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Canada’s History

Aside from being home to a myriad of beautiful natural attractions, Canada also boasts of having one of the most colorful histories among the countries in the world.

The history of Canada dates back to more than 26,000 years ago, when Aboriginal Paleo-Indians discovered the land. They inhabited the land for thousands of years, shaping the systems of trade and social hierarchies as well as forming the basic foundations of civic and monumental architectures in the country. Some of the Aboriginal peoples who lives in Canada would include the First Nations, the Inuit and the Metis.

The civilizations of the Aboriginal peoples, however, were long gone before the first European settlers arrived after the brief settling of the Vikings in Newfoundland around 1000 AD. After that colony failed, the next known attempt at Canadian exploration was in 1497, when Giovanni Caboto, also known as John Cabot, an Italian seafarer explored the Atlantic coast of Canada for England. A couple of decades later, in 1534, a French explorer named Jacques Cartier explored Canada for his country. In 1603, another French explorer named Samuel de Champlain arrived, In 1605, he established the first permanent settlements of Europeans at Port Royal and a few years later, at Quebec City.

The French colonists of New France then settled in different areas of the country including in the Saint Lawrence River valley, Hudson Bay, the Great Lakes and the Mississippi watershed.

Around 1610, the English established the fishing outposts in Newfoundland and later on established the Thirteen Colonies. Between the years 1689 and 1763, a series of several Intercolonial Wars, about four, erupted. In 1713, mainland Nova Scotia came under the British rule through the Treaty of Ulrecht and in 1763, the Treaty of Paris ceded Canada to Britain.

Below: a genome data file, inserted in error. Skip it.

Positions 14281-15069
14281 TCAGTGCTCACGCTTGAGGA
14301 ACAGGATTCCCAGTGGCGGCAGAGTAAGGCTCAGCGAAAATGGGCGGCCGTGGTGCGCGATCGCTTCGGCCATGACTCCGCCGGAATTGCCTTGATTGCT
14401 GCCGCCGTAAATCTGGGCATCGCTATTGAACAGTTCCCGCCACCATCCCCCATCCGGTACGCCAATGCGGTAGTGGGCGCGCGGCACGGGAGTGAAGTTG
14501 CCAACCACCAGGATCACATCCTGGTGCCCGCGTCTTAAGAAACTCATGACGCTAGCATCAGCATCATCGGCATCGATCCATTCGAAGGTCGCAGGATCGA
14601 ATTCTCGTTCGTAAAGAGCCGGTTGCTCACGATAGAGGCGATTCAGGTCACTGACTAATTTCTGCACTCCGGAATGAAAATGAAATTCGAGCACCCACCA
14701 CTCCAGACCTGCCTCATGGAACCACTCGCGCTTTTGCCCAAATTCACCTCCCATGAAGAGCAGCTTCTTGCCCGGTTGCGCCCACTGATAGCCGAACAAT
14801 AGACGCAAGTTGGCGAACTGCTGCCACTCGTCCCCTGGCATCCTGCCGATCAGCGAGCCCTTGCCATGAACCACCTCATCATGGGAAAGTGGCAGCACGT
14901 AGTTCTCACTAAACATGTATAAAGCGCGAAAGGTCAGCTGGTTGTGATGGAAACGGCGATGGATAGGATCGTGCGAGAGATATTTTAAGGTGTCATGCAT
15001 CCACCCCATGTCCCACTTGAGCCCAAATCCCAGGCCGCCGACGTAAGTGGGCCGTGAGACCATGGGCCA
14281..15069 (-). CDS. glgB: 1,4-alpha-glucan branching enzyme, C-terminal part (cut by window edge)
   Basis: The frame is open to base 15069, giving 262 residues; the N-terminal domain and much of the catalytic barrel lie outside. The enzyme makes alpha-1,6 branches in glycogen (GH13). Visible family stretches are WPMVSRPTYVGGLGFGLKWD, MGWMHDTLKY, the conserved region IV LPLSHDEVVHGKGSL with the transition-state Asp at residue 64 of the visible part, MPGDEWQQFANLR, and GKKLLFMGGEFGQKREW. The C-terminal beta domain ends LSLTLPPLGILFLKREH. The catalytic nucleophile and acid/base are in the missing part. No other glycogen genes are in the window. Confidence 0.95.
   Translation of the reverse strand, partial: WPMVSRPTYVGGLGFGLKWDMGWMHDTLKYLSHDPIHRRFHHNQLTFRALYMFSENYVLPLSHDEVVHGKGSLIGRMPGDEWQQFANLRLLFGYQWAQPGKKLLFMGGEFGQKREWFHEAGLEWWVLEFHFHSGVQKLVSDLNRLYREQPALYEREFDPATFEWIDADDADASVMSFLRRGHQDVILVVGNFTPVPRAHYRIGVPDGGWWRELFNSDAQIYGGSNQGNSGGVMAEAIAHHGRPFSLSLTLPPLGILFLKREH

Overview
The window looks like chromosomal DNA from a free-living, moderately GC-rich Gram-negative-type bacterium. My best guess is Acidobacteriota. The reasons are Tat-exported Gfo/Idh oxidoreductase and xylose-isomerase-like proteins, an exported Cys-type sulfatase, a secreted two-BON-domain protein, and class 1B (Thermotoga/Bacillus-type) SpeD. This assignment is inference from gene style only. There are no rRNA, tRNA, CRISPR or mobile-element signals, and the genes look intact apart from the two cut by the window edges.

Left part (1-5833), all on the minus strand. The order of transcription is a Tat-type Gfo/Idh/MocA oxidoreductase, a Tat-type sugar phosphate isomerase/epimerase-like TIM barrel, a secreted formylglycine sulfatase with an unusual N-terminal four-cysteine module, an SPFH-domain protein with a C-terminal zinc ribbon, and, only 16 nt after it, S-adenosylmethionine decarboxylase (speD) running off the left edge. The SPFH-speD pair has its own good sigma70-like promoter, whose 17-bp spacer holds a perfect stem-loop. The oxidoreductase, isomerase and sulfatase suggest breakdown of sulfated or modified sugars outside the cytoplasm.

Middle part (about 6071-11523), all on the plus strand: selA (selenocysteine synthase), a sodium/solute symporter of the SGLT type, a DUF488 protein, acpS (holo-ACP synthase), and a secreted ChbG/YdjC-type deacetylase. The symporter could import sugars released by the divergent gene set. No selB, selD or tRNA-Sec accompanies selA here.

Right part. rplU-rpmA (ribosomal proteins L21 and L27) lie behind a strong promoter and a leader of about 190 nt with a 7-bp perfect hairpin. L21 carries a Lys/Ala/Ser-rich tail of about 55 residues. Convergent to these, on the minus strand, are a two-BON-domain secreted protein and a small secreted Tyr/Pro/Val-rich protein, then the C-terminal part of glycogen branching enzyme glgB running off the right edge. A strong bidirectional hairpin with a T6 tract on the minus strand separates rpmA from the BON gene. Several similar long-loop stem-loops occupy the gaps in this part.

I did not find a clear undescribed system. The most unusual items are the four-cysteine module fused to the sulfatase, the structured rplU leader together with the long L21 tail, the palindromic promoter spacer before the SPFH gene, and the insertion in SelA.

The Royal Proclamation in 1763 separated the Province of Quebec from New France and made the Cape Breton Island a part of Nova Scotia. in 1769, Prince Edward Island, formerly known as St. John’s Island, became a separate colony. To avoid conflict in Quebec, the Quebec Act of 1774 was passed by the British. This expanded the territory of Quebec to Ohio Valley and the Great Lakes. It also re-established the French language, the French civil law and the Catholic faith there. This fueled the anger of many residents which caused the American Revolution.

In 1783, the Treaty of Paris recognized American independence and then ceded territories which are to the south of the Great Lakes. About 50,000 United Empire Loyalists left the US to go to Canada. New Brunswick was separated from Nova Scotia because of a reorganization of the Loyalist settlements which are in the Maritimes. In order to accommodate the English-speaking Loyalists who are in Quebec, the province was divided through the Constitutional Act of 1791 into the French-speaking Lower Canada (which later became Quebec) and the English-speaking Upper Canada (which later became Ontario). Each of these regions were granted of their own elected Legislative Assembly.

In 1867, Canada was formed into a federal dominion of 4 provinces. Today, the country consists of three territories and ten provinces, and is governed as a constitutional monarchy and a parliamentary democracy with Queen Elizabeth II as the head of state. The ten provinces would be Alberta, Manitoba, British Columbia, New Brunswick, Nova Scotia, Newfoundland and Labrador, Ontario, Quebec, Saskatchewan and Prince Edward Island, while the three territories would be the Northwest Territories, Yukon and Nunavut.